Journal Article
Women and power: unpopular, unwilling, or held back?

We use Spain’s Equality Law to test for the existence of agency problems between party leaders and their constituents. The law mandates a 40 percent female quota on electoral lists in towns with populations above 5,000. Using pre- and postquota data by party and municipality, we implement a triple-difference design. We find that female quotas resulted in slightly better electoral results for the parties that were most affected by the quota. Our evidence shows that party leaders were not maximizing electoral results prior to the quota, suggesting the existence of agency problems that hinder female representation in political institutions.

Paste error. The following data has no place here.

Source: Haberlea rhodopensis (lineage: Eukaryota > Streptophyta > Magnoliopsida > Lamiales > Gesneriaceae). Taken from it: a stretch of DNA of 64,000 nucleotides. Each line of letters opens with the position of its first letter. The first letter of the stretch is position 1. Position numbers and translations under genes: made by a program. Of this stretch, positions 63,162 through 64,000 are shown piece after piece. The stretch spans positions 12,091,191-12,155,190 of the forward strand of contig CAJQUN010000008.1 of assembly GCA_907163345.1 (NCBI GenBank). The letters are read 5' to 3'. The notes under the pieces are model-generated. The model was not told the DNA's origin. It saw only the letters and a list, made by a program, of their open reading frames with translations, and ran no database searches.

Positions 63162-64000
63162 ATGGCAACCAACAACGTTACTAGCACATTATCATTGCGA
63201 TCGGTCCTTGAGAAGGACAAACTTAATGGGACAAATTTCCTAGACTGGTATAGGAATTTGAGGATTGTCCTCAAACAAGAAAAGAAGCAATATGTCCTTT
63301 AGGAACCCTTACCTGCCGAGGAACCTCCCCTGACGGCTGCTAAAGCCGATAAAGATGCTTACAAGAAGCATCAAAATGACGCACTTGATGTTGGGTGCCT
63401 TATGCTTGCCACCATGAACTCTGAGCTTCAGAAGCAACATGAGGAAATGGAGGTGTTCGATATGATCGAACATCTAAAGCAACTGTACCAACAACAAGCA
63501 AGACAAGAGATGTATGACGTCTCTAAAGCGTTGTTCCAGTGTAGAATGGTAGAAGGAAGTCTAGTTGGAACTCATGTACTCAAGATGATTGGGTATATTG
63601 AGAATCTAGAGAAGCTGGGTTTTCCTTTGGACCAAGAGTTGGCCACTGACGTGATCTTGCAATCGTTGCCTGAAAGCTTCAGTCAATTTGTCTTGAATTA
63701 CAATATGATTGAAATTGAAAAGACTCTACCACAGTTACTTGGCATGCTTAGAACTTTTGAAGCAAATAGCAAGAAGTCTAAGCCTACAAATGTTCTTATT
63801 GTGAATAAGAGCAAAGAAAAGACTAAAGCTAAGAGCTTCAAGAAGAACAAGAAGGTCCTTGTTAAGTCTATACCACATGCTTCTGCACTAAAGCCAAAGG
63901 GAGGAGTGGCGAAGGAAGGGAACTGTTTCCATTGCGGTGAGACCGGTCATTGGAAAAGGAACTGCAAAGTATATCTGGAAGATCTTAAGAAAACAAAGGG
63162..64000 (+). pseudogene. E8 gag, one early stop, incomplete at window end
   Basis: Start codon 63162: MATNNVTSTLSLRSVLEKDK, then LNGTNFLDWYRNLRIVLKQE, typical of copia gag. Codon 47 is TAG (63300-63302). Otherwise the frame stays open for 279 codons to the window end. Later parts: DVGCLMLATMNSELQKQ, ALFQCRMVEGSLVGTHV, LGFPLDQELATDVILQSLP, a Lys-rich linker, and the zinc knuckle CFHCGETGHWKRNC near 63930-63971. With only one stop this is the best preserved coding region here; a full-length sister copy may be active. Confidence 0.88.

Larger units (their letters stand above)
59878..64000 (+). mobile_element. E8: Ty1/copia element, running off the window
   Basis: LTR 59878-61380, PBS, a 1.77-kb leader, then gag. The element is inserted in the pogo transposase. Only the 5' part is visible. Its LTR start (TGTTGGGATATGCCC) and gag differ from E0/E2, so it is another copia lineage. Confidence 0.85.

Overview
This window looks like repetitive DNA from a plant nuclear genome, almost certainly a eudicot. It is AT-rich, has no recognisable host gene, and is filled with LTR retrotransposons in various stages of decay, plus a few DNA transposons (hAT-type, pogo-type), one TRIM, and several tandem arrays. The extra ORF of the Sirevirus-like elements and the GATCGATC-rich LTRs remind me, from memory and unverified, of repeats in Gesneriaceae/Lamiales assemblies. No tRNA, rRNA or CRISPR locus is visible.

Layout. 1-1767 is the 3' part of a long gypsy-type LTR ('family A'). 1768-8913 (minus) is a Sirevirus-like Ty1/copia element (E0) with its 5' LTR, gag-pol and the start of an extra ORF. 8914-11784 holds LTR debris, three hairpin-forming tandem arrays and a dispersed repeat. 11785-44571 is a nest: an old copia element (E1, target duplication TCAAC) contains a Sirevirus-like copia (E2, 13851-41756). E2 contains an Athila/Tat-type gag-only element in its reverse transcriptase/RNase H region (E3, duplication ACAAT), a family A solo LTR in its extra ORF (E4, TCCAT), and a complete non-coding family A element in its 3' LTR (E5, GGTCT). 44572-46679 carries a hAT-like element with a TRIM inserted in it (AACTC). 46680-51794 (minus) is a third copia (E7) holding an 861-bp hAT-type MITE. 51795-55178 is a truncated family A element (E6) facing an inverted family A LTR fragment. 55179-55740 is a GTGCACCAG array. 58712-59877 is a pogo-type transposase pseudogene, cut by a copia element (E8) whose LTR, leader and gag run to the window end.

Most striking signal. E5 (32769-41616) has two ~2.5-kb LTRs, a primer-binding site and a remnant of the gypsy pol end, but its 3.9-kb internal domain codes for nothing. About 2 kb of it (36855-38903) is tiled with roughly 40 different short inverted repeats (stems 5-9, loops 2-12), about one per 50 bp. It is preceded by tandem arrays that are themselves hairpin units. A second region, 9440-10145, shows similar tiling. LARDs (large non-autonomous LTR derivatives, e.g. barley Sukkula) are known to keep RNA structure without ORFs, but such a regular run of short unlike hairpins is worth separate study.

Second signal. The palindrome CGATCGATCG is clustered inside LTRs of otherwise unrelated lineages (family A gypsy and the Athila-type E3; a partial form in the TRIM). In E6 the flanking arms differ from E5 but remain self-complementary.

Title
Publication TypeJournal Article
Year of Publication2015
AuthorsCasas-Arce P, Saiz A
JournalJournal of political Economy
Volume123
Issue3
Pagination641-669
Date Published06/2015
ISSN0022-3808
Abstract

We use Spain’s Equality Law to test for the existence of agency problems between party leaders and their constituents. The law mandates a 40 percent female quota on electoral lists in towns with populations above 5,000. Using pre- and postquota data by party and municipality, we implement a triple-difference design. We find that female quotas resulted in slightly better electoral results for the parties that were most affected by the quota. Our evidence shows that party leaders were not maximizing electoral results prior to the quota, suggesting the existence of agency problems that hinder female representation in political institutions.